Last year, the Government announced that the exteriors of three historic buildings – Fung Ping Shan Building, Eliot Hall and May Hall – at The University of Hong Kong (HKU) as monuments. May Hall is my hall of residence when I studied in the university. This time, I have invited a colleague of Antiquities and Monuments Office (AMO) to return to this familiar place for a visit and introduce the architectural features and histories of these three historic buildings.
After walking up the stairs adjacent to the Meng Wah Complex at the university, we saw two historic and elegant buildings – Eliot Hall and May Hall. They stand one after the other and look very alike. But, you can tell the difference when seeing the number of the year carved above the doors. The Eliot Hall was opened in 1914 and named after HKU’s first Vice-Chancellor Charles Eliot while May Hall was opened in 1915 and named after the second Chancellor of the university and the 15th Governor of Hong Kong, Sir Francis Henry May.
The Eliot Hall and May Hall were respectively the second and third student resident halls under the direct management of the HKU while Lugard Hall, the first one, was opened in 1913. In June 1966, an inexhaustible torrential rain caused a large-scale landslide at the slope adjacent to the Eliot Hall and May Hall, which led to extensive repairs of the two halls. The HKU took this opportunity to combine the Lugard Hall, Eliot Hall and May Hall into one large residential unit named Old Halls which was opened in 1969. The Lugard Hall was subsequently demolished in 1992.
Architecture adopted in the Edwardian period
The Executive Secretary of the AMO, Ms SIU Lai-kuen, Susanna, said the two old residential halls are three-storey structures. Red brick is the main material and the bricks were laid in “Flemish Bond”. The elegant façades feature a rich variety of architectural elements, including curved pediments (hoods) over the entrance doorways, rusticated columns, a Neo-classical façade of Doric capitals, colonial window chills, cornices and balustrades. This richness of architecture was widely adopted in the Edwardian period in England.
Both of the buildings were built in Western style and blended with Chinese architectural details, for example: Chinese-style ceramic grilles are found on the façade to contrast with the red brick wall. The pitched and double-tiled roofs are a local adaption.
Over the years, the internal layouts of the Eliot Hall and May Hall have undergone successive renovations. The former residential halls have been turned into a lecture hall and offices, but some of the fireplaces and original decorative details to the walls and ceilings, such as the mouldings and cornices, as well as the coloured floor tiles of the open verandas are basically intact.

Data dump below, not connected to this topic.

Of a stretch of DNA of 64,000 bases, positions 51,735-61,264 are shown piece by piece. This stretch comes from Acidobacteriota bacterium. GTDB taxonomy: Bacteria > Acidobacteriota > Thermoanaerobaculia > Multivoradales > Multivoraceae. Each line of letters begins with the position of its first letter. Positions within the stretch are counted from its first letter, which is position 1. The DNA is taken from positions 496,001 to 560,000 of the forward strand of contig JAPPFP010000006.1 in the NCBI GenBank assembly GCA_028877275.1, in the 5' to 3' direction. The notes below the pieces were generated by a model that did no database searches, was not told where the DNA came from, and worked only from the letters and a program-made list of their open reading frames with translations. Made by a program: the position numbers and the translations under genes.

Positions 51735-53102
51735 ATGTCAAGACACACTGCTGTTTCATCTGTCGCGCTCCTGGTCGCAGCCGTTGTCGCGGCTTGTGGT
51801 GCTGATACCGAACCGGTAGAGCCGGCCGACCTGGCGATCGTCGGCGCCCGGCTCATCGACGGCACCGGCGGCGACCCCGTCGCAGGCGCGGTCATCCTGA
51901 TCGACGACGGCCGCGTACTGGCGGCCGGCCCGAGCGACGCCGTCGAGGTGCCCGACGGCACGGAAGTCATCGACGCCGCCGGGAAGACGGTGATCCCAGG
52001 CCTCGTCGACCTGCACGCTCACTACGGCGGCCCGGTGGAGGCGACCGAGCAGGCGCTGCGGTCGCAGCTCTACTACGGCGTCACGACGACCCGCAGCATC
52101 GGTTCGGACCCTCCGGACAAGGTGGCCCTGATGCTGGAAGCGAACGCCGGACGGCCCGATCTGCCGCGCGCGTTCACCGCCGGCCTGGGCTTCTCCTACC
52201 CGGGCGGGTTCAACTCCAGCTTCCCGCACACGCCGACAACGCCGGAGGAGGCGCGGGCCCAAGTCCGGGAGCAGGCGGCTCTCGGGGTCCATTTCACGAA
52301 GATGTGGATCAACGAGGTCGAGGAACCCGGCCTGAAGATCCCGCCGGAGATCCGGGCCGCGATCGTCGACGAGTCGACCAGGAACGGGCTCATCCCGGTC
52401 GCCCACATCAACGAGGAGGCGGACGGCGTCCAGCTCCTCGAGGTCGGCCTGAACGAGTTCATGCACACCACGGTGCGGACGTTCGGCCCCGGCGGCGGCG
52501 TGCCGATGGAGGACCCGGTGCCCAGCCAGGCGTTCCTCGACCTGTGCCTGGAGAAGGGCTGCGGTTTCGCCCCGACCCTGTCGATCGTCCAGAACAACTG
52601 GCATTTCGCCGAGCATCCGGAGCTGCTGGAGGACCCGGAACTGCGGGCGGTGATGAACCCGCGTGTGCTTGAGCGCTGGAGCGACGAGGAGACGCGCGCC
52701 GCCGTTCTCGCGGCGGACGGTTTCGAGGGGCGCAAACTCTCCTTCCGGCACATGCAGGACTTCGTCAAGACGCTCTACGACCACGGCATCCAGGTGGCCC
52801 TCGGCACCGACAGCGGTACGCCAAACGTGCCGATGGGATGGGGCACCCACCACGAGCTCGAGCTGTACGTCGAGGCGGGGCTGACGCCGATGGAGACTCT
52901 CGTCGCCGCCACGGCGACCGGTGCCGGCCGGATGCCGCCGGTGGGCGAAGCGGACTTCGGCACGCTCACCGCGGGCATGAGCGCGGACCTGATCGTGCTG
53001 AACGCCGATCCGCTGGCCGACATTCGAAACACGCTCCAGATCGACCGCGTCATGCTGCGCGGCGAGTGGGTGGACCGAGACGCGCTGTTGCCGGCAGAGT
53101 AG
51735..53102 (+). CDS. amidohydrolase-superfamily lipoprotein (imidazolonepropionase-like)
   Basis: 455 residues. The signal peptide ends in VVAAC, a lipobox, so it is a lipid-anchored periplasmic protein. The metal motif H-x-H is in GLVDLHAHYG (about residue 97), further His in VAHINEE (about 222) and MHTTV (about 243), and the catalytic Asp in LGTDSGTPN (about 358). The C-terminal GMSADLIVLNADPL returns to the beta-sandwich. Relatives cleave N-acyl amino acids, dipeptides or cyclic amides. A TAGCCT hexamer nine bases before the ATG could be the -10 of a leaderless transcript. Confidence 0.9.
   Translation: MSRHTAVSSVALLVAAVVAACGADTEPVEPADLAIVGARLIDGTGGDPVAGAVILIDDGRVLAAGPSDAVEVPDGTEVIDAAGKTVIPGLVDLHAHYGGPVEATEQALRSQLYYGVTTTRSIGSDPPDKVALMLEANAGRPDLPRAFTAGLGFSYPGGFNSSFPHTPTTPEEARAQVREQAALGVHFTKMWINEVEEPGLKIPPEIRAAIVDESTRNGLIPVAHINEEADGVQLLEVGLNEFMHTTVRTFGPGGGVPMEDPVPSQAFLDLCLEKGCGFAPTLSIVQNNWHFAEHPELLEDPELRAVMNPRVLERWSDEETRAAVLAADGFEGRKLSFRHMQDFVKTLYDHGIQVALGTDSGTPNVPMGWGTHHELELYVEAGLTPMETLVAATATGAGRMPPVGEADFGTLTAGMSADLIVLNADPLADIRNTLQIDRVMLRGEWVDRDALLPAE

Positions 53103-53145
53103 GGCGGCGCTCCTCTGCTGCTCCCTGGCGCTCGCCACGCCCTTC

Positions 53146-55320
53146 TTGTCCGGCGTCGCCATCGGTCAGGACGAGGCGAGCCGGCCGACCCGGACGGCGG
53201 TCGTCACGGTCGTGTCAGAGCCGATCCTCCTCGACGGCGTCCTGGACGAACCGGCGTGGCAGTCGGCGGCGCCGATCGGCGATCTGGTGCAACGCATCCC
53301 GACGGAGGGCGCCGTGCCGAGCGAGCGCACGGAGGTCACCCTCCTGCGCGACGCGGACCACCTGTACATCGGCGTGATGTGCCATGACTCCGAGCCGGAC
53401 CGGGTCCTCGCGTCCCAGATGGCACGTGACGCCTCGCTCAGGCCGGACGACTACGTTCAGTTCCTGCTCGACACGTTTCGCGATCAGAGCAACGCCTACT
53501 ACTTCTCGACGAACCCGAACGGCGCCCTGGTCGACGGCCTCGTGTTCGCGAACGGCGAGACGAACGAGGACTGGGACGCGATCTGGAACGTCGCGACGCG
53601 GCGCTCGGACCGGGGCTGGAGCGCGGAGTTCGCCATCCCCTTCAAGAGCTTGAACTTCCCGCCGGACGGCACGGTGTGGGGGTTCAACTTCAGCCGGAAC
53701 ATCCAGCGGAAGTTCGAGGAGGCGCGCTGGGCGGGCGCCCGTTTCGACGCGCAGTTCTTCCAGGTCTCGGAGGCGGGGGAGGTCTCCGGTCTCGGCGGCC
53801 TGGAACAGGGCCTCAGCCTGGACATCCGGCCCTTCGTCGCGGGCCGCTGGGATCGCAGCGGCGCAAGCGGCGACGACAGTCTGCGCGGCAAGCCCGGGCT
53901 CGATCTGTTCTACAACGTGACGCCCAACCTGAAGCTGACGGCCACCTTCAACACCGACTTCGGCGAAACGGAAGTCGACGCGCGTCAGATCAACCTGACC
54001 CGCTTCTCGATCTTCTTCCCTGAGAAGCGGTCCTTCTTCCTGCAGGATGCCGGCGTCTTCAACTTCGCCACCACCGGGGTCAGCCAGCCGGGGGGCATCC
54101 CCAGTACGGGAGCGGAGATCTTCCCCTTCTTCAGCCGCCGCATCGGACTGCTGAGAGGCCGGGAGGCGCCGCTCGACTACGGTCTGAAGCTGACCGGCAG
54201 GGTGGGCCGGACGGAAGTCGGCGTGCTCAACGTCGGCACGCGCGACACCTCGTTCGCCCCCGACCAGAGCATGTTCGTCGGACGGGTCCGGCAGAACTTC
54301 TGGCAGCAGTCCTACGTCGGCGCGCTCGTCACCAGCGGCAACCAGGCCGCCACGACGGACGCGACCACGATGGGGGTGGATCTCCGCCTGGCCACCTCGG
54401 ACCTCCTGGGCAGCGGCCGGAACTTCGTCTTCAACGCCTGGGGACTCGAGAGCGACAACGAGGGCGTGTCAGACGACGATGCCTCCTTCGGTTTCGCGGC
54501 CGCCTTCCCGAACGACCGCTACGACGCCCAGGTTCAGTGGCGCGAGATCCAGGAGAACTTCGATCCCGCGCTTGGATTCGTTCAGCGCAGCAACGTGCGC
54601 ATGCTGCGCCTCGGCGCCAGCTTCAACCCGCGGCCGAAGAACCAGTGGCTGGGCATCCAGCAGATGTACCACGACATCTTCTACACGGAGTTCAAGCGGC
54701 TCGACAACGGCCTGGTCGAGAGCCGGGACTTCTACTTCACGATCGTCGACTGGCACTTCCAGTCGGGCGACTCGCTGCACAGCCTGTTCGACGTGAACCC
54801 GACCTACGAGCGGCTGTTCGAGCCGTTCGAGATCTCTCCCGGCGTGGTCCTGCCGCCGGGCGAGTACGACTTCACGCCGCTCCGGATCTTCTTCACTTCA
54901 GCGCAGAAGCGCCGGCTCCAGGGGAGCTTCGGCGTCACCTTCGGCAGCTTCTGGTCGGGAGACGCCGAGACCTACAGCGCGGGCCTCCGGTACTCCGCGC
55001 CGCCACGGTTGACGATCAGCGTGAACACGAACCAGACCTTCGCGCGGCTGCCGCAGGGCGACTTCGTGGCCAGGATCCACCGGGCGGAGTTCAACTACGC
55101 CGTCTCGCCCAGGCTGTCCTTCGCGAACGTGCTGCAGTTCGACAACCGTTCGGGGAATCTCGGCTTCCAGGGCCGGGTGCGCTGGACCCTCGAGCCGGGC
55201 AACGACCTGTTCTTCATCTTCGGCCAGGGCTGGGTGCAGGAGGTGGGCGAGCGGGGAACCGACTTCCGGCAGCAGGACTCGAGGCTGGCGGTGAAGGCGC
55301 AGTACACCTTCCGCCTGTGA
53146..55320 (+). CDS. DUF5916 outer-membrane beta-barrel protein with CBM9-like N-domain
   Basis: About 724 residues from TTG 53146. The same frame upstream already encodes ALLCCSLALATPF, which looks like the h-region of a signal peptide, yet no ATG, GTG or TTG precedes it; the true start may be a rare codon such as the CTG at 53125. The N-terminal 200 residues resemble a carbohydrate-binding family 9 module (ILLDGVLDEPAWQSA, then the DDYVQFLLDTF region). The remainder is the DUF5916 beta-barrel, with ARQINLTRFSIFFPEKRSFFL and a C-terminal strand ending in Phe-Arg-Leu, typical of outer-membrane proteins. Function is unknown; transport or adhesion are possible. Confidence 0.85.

Memorable residence life
During the visit, memories of my three-year residence life in the May Hall have been brought back to me, particularly the Chinese couplet attached on the Old Halls still being on my mind, which describes the beautiful views of the sea admired from the hall and students’ aspiring visions, passion and open-heartedness just like the enormous legendary bird soaring into the sky. At that time, many hall mates of the Old Halls coming from relatively remote areas in the New Territories were very friendly. We developed a close rapport with each other inside and outside classroom, so the atmosphere of the halls was very harmonious.
The garden behind the May Hall, now grown with flowers, was a non-standard basketball court where hall mates once played basketball or red and white plastic balls (watermelon balls). We took the matches seriously and the balconies of the hall were like a spectator stand where other hall mates would cheer on with great applaud, creating a festive air.
Fung Ping Shan Building reopened at the end of March
Fung Ping Shan Building, the exterior of which has also been declared as a monument, is temporarily closed due to renovation, so we did not visit the building. The Fung Ping Shan Building, originally named Fung Ping Shan Library, was opened in 1932, as a library for Chinese books of the university thanks to the generous donation by the late Mr FUNG Ping-shan. During the Second World War, over 240 000 valuable books from private individuals, schools and government organisations were stored in the building. In 1962, the collection of Fung Ping Shan Library was transferred to the newly constructed Main Library of the university. The original library building was then converted into Fung Ping Shan Museum and was renamed University Museum and Art Gallery in 1994.
Fung Ping Shan Building is a three-storey building. The symmetrically constructed building has a fan-shaped floor plan with a rounded central section. It has a prominent glass dome on the roof and the overall design reflects distinctive architectural features. The renovation of the building is expected to be completed in March. By then, we will further introduce its architectural features.
There are seven monuments with a rich variety of architectural features on the university campus, including the exteriors of the May Hall, Eliot Hall, Fung Ping Shan Building, Main Building, University Hall, Hung Hing Ying Building and Tang Chi Ngong Building. The AMO and HKU are studying and designing a visiting route introducing the historical compound on the campus. Heritage gives us amazing insights into the territory’s unique past, which is characterised by a sophisticated fusion of Eastern and Western cultures. We will continue to strive to preserve and conserve our heritage and promote heritage education to pass on to the future generations.
20 January, 2019Back